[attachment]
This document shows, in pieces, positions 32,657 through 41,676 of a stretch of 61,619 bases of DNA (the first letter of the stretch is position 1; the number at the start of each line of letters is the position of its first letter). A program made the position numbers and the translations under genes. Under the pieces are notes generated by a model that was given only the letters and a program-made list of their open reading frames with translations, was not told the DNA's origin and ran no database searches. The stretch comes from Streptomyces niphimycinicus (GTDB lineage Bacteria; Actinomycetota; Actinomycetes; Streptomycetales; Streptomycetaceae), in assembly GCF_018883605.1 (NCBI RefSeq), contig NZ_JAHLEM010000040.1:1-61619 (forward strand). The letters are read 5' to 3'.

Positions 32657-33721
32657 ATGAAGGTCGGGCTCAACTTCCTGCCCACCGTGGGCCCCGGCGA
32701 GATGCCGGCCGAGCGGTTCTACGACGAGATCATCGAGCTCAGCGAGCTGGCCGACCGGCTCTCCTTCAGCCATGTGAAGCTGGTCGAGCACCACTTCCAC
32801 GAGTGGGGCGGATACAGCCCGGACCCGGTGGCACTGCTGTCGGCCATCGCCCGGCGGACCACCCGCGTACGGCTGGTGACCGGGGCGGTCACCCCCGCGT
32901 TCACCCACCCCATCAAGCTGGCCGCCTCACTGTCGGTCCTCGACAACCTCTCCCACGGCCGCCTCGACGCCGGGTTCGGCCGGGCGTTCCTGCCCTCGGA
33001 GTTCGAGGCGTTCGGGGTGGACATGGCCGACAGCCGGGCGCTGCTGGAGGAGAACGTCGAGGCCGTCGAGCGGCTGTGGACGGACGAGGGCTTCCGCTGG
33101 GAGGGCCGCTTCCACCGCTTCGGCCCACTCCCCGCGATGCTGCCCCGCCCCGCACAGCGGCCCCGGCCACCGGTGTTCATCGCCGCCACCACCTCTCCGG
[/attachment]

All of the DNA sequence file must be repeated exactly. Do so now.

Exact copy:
This document shows, in pieces, positions 32,657 through 41,676 of a stretch of 61,619 bases of DNA (the first letter of the stretch is position 1; the number at the start of each line of letters is the position of its first letter). A program made the position numbers and the translations under genes. Under the pieces are notes generated by a model that was given only the letters and a program-made list of their open reading frames with translations, was not told the DNA's origin and ran no database searches. The stretch comes from Streptomyces niphimycinicus (GTDB lineage Bacteria; Actinomycetota; Actinomycetes; Streptomycetales; Streptomycetaceae), in assembly GCF_018883605.1 (NCBI RefSeq), contig NZ_JAHLEM010000040.1:1-61619 (forward strand). The letters are read 5' to 3'.

Positions 32657-33721
32657 ATGAAGGTCGGGCTCAACTTCCTGCCCACCGTGGGCCCCGGCGA
32701 GATGCCGGCCGAGCGGTTCTACGACGAGATCATCGAGCTCAGCGAGCTGGCCGACCGGCTCTCCTTCAGCCATGTGAAGCTGGTCGAGCACCACTTCCAC
32801 GAGTGGGGCGGATACAGCCCGGACCCGGTGGCACTGCTGTCGGCCATCGCCCGGCGGACCACCCGCGTACGGCTGGTGACCGGGGCGGTCACCCCCGCGT
32901 TCACCCACCCCATCAAGCTGGCCGCCTCACTGTCGGTCCTCGACAACCTCTCCCACGGCCGCCTCGACGCCGGGTTCGGCCGGGCGTTCCTGCCCTCGGA
33001 GTTCGAGGCGTTCGGGGTGGACATGGCCGACAGCCGGGCGCTGCTGGAGGAGAACGTCGAGGCCGTCGAGCGGCTGTGGACGGACGAGGGCTTCCGCTGG
33101 GAGGGCCGCTTCCACCGCTTCGGCCCACTCCCCGCGATGCTGCCCCGCCCCGCACAGCGGCCCCGGCCACCGGTGTTCATCGCCGCCACCACCTCTCCGG